For todays soldier profile we will be looking earlier than we have before to the early 19th Century with Major-General John Laurie.
As with all of these profiles this chap came to my attention when I purchased his sword, the sword is a very interesting and complex piece which luckily had his name engraved on the hilt though it has been engraved in cursive that had the original owner, other collectors and me stumped for a fair bit.
John Laurie Esquire was born in London on July 25th 1794 to John and Francis being baptised a few months later in Westminster.
At the age of twelve, the young John was nominated by James Marjoribanks to become a Cadet for Madras with the East India Company Seminary at Addiscombe where he joined in 1809 and studied for two years, graduating as a Cadet for the East India Company in 1811 shortly before taking a ship to India where on the 10th of July 1812 he became Lieutenant-Fireworker. Lieutenant-Fireworker is a rank similar to an Enseign, below that of a Second Lieutenant that went obsolete in the Army in the 18th century but persisted in Company forces.
By 1817 Laurie had become Lieutenant of the 6th Company Bombay Artillery, a four-gun battery stationed at Poona under Colonel Burr at the outbreak of the 3rd Anglo-Mahratta War where he distinguished himself at The Battle of Kirkee (Khadki) and was mentioned in Burr's dispatch to the London Gazette: ‘The “Bombay” and Dapuri artillery under the command of Captain Thew and Lieutenant Laurie rendered the most important services; and the spirited manner in which the guns were served greatly contributed to the rapid success of the day.’.
After the battle the Lieutenant was detached to various forces and was put to work in besieging and reducing numerous Mahratta fortresses, his experience earned him a Captaincy in 1818.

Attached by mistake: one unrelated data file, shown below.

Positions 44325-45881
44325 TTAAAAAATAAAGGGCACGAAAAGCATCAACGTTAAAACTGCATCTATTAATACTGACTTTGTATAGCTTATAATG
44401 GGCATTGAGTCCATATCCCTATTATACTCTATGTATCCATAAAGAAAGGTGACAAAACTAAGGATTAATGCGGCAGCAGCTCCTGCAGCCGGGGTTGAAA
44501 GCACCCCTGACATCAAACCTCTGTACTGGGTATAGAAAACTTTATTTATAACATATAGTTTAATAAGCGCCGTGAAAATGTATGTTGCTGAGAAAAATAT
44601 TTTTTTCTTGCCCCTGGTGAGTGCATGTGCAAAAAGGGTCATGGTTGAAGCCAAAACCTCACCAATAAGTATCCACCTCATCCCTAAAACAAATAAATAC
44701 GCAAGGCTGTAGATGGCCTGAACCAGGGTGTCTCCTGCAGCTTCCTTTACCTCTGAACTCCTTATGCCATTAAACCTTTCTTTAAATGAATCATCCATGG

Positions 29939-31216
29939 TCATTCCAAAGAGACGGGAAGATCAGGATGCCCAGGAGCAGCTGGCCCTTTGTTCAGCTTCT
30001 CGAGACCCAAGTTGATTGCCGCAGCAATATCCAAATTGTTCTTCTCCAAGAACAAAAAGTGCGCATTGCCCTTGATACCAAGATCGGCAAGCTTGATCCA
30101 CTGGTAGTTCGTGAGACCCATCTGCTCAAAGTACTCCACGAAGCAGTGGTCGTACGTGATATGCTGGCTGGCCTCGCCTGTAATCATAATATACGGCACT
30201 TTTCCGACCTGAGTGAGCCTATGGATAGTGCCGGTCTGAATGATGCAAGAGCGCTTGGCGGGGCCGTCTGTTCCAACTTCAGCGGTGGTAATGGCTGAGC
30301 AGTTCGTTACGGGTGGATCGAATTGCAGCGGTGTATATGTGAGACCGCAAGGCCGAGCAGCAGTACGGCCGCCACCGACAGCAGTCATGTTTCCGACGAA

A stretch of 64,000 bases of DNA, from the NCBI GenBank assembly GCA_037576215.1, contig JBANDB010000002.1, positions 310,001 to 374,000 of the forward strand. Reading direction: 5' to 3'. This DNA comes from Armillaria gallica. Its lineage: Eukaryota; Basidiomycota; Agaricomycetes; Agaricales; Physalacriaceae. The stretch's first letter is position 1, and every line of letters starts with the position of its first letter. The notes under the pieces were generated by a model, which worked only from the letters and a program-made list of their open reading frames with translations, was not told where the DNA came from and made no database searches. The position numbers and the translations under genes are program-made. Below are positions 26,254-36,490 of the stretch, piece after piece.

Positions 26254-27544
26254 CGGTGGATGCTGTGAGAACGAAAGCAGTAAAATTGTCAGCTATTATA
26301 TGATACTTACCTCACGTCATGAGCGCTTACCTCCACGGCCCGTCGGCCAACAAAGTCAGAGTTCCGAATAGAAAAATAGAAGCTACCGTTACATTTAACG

Fascinatinhly there is a painting by John Massey Wright showing the battle depicting Leutinenant Laurie and his guns to the fore of the image. A rare example where we not only have an image of the soldier but also of him in combat.
After 1818 there is some confusion over Laurie's posting. Various sources have him as joining the Ordnance Department, overseeing the manufacture of arms and munitions for The Company, straight away which he did but the start date of this position is unclear. There is also some record of him in the 9th Regiment of Bombay Native Infantry.
Later in his career he served with the 45th Regiment of Madras Native Infantry and shortly before his death in 1860 he was promoted to Major-General of the Corps of Native Invalids, an administrative posting organising the disposition of those Sepoys who were too injured for frontline service but still worked for the East India Company forces as rear echelon soldiers.
The sword that led to this article is incredibly interesting. It is a Mameluke style sword as was very common among officers of the HEIC an British Army Officers who served in India, most famously Sir Arthur Wellesley, 1st Duke of Wellington.
Most curious about this sword is the native blade, incredibly well made and light making the sword feel almost weightless in the hand. The blade is marked with a gold cartouche in Arabic spelling out the given name "Mobin" or potentially a written form of Mobeen. The reason for this remains unclear, the sword will continue to be researched and any further information will be added.